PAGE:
Hong Kong putting in place range of regulations to tighten up investment markets in 2016
Insurance sector, pension scheme, stocks to see vital reform to tighten regulations
A range of regulatory reforms planned for Hong Kong are seen tightening the screws across a range of investment markets in 2016, including the stock market, insurance industry and pension fund sector.
Analysts believe this would raise the cost of compliance for brokers, insurers and fund managers and may slow down new listings or the launch of new products. They agree though that the reforms would usher in a healthier market over the long haul.
The insurance sector will have a new regulator in the Insurance Authority which will supervise all insurance companies and about 80,000 salespersons.
“It is important for the new Insurance Authority to regulate the insurance industry to protect policyholders. However, we hope the authority will not over-regulate or it will kill the industry,” Chan Kin-por, legislator for insurance sector, said about striking a balance between regulation and business development.
In the past year, Chan said the Securities and Futures Commission and other regulators have added a lot of requirements in selling investment linked insurance products which have made it hard for insurers to sell their products.
“We hope the Insurance Authority do not only have an eye on regulation but we hope it will have policies to help develop the insurance industry,” Chan said.
The Authority will develop new rules on risk-based capital requirements as well as introducing a compensation fund for policyholders in case insurance companies collapse.
On pension fund reform, the government is now seeking lawmakers’ approval for a change to require all 19 Mandatory Provident Fund scheme providers to introduce core fund as a fund choice for the 600,000 employees who do not choose how to invest their estimated HK$100 billion in MPF funds. This represents about 20 per cent of all MPF assets.
The core fund would be launched by the end of 2016, which will mark the largest ever reform in the pension fund in the city since the scheme was launched in 2000. The important breakthrough on the core funds is that fees are capped at 0.75 per cent which would help bring the average MPF fee down from the current level of about 1.6 per cent, nearly double the average level in the US of 0.85 per cent.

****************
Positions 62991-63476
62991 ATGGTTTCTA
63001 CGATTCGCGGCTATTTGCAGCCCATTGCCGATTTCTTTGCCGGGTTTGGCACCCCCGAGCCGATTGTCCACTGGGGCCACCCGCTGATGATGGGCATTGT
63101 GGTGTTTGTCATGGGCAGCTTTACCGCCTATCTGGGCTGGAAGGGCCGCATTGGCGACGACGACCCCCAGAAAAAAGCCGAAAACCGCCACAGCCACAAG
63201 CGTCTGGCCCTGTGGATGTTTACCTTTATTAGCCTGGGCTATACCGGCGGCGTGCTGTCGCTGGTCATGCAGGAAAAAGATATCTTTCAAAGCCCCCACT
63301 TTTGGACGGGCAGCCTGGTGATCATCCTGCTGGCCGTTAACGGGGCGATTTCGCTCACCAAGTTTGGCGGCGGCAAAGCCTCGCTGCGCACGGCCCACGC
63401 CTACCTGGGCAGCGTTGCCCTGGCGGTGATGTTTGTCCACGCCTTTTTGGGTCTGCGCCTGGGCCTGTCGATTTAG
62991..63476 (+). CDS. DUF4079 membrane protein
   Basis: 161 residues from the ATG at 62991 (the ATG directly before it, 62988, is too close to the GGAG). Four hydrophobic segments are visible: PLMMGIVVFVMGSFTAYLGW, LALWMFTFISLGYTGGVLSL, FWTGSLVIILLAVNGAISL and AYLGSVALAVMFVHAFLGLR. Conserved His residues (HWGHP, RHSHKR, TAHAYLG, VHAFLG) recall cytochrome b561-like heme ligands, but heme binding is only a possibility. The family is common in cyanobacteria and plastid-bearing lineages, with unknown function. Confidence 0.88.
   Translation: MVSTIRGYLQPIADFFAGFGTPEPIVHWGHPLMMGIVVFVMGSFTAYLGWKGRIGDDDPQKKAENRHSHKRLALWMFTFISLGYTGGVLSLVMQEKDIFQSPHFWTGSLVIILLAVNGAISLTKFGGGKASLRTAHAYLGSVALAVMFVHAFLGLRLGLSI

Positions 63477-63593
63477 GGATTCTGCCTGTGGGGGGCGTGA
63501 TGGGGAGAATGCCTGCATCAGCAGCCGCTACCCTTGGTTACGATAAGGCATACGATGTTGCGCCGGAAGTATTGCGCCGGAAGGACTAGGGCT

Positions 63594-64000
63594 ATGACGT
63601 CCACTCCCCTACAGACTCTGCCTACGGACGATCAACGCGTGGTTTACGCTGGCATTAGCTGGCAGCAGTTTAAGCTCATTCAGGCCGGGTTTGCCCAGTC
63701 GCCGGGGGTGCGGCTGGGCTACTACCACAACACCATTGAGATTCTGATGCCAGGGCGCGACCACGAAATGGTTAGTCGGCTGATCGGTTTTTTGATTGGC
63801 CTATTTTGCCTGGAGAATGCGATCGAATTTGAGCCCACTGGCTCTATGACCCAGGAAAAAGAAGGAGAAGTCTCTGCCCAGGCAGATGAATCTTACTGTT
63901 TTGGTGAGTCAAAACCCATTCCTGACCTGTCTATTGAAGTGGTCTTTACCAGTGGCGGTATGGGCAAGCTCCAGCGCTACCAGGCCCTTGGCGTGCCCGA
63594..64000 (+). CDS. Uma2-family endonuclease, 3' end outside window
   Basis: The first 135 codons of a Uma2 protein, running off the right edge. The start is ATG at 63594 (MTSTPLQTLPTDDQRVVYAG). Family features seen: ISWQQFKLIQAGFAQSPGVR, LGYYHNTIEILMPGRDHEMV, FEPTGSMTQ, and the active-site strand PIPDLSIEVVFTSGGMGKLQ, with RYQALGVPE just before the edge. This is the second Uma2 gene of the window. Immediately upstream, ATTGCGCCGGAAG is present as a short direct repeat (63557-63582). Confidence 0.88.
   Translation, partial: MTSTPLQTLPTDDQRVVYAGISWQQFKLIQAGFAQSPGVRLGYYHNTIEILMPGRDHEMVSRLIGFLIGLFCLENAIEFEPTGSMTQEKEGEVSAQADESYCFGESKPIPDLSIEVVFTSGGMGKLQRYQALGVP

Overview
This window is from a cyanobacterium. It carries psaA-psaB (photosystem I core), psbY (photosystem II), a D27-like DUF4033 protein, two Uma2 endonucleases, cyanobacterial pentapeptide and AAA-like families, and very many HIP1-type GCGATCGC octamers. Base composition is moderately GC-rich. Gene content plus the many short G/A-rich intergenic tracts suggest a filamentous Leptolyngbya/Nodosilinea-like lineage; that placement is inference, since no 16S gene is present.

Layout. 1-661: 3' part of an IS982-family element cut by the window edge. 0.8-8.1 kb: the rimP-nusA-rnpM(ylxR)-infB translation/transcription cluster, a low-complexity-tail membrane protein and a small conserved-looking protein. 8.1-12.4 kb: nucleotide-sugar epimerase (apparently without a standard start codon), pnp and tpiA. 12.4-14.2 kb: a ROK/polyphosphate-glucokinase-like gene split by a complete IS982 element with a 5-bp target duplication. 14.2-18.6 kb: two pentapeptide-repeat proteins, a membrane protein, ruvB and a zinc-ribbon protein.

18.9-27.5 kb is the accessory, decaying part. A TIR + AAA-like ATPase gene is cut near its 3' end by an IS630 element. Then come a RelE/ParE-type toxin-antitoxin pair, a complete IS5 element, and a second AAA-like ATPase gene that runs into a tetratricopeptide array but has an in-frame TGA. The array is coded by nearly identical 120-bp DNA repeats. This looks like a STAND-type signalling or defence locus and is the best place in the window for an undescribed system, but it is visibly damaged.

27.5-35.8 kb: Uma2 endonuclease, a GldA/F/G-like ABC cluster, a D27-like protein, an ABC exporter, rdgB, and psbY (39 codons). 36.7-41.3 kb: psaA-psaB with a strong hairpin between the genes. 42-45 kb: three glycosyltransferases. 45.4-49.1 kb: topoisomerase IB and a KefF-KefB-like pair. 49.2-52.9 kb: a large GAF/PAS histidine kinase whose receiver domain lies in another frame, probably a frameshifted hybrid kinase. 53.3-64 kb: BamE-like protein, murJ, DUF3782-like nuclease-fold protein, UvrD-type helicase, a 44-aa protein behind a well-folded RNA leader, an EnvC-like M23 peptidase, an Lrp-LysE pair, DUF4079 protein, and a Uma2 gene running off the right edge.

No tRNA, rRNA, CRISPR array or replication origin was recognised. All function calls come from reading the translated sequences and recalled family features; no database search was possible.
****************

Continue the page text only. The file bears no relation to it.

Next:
Rex Auyeung, the president of Asia at the Principal Financial Group, a leading MPF provider in the city, said the core fund introduction fits well with the ageing population in Hong Kong.
“I believe this core fund would encourage more low-fee funds with benefits going back to participants,” Auyeung said. “Hong Kong’s population is ageing and we have to evaluate how to prepare for a society where 20 per cent of our population will be age 60 and over. MPF reform cannot solve all the retirement problems due to its limited contribution but it still has to play a part to support the big picture.”
Sally Wong, chief executive of Hong Kong Investment Funds Association HKIFA), said MPF reform on the core funds would be helpful to employees who do not know how to invest. The core funds have a simplified investment strategy in a mixtures of bonds and stocks while the risk levels would be reduced based on the age of the employees. The HKIFA is working on a reference diversified portfolio for the core funds.
“Diversification will ensure that investments are not overly concentrated in any one asset class or geographic region, and thus, limit exposure to volatility in any specific market,” she said. “This is the cornerstone for risk management as we believe that this will best suit the risk appetites and expectations of the employees.”
In the stock market, the reform will see the Securities and Futures Commission reviewing the Growth Enterprise Market and other listing rules to attract more technology companies to list here. Last month, the stock exchange banned backdoor listings, which were frequently seen in the GEM market.
“Those go through backdoor listing will normally not meet the listing requirement. An increase in volume in the IPO market very much depends on the quality of the companies themselves and the market conditions,” Timothy Lo, the managing director of French private bank CIC Investor Services, said.
Lo opposed a further tightening of controls on the GEM market.
“Tighter control will kill off the purpose of having the GEM board which is already shrinking. The HK GEM board is not the only market which possesses high volatility and investors should understand the risks they are facing before investing,” he said.
Edward Au, co-Leader of the national public offering group of Deloitte China, said though that the GEM needed to be restructured as a multi-tier market based on the issuers’ market cap, shareholder spread and operational performance.
“This would provide a clearer picture to the investors on the profile of the companies listed on the GEM,” Au said, adding the government should consider providing more incentives to venture capital funds or angel funds to invest in the hi-tech sector.